Roofing Fraud in the State of Texas
Unlike many other states across the nation, Texas has very few protections for citizens who fall victim to roofing fraud. When alleged roofing professionals show up after a natural disaster, like Hurricane Harvey in 2017, many homeowners think their needs are being satisfied. As it turns out, they could be targeted by fraudulent roofers looking to take advantage of an already dire situation. According to CBS News, “Texans lose tens of thousands of dollars a year at the hands of fraudulent roofers.”
Lack of Oversight Leads to More Fraud
You can ask any roofing lawyer in Texas, but the answer will remain the same: Texas has no statewide licensing requirements for roofing professionals. Anyone posing as a legitimate roofing contractor can provide roofing services to unsuspecting property owners. This is especially prevalent in the wake of a storm since many people are rushing to patch up their residential and commercial property in an attempt to keep their lives on the rails. So, how exactly does this happen?
Karen Fox, executive director of the North Texas Roofing Contractors Association (NTRCA) told Hometown Roofing Contractors, “Within 12 hours of a storm, an area can be blanketed with roofers, many from other states. After making contact with the homeowner and offering a lower price, they ask for a down payment and say they will come back after buying the shingles. Then, they never come back.”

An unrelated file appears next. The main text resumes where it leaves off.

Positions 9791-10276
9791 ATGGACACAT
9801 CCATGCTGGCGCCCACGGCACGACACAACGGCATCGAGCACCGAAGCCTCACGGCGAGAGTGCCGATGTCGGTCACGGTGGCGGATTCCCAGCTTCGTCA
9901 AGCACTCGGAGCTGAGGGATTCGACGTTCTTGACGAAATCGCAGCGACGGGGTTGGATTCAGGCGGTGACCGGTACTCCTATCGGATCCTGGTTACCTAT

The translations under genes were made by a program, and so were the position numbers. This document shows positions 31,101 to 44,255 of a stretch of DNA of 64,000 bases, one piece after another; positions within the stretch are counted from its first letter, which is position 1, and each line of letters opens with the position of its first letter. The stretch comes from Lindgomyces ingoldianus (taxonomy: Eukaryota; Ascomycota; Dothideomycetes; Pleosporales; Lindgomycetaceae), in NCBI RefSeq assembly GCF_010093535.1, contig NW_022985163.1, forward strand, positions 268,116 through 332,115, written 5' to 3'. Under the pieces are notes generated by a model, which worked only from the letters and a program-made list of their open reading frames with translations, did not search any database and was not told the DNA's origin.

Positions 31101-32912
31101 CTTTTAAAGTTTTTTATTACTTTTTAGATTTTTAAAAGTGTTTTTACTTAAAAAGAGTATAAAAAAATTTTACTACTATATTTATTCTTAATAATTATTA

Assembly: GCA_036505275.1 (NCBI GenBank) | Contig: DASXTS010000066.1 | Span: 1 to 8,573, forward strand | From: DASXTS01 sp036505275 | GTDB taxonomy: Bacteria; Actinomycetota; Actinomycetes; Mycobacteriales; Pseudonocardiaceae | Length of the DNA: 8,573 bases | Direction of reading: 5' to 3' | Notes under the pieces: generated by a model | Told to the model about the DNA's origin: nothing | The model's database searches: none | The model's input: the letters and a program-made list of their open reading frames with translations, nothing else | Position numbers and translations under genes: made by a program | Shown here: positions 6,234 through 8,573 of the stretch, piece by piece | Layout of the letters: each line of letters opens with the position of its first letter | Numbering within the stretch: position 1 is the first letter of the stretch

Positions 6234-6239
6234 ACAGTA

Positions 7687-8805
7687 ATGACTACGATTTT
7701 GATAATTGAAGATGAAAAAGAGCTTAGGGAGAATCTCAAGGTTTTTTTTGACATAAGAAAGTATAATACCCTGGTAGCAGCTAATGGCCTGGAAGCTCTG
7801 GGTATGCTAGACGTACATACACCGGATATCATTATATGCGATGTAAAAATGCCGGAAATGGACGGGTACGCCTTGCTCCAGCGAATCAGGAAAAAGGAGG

Finding Solutions to Roofing Fraud in Texas
The Roofing Contractors Association of Texas (RCAT) is spearheading the Safe Roofs Over Texas initiative to spread awareness of the state’s unique problem with roofing fraud. Under the belief that regulation is critical to establishing accountability and eliminating roofing fraud, RCAT is requesting that the State of Texas employ a bill requiring all roofing contractors to supply proof of name and address before partaking in any roofing projects. With this information recorded, the state could develop a database for property owners to learn more about the contractors they are employing.
The benefit would be twofold. First, it would provide consumers with a better way to perform due diligence on a contractor they are thinking about hiring. Second, it would create a database of “recognized” contractors, which would incentivize all legitimate contractors to join.
Roofing contractors in Texas must do everything in their power to avoid roofing fraud, which starts with never committing to a job you can’t handle, purchasing general liability insurance, and acquiring any necessary bonds. If you want to ensure that your contracting business is primed for success, consult a roofing attorney in Texas.
Disclaimer: The information contained in this article is for general educational information only. This information does not constitute legal advice, is not intended to constitute legal advice, nor should it be relied upon as legal advice for your specific factual pattern or situation.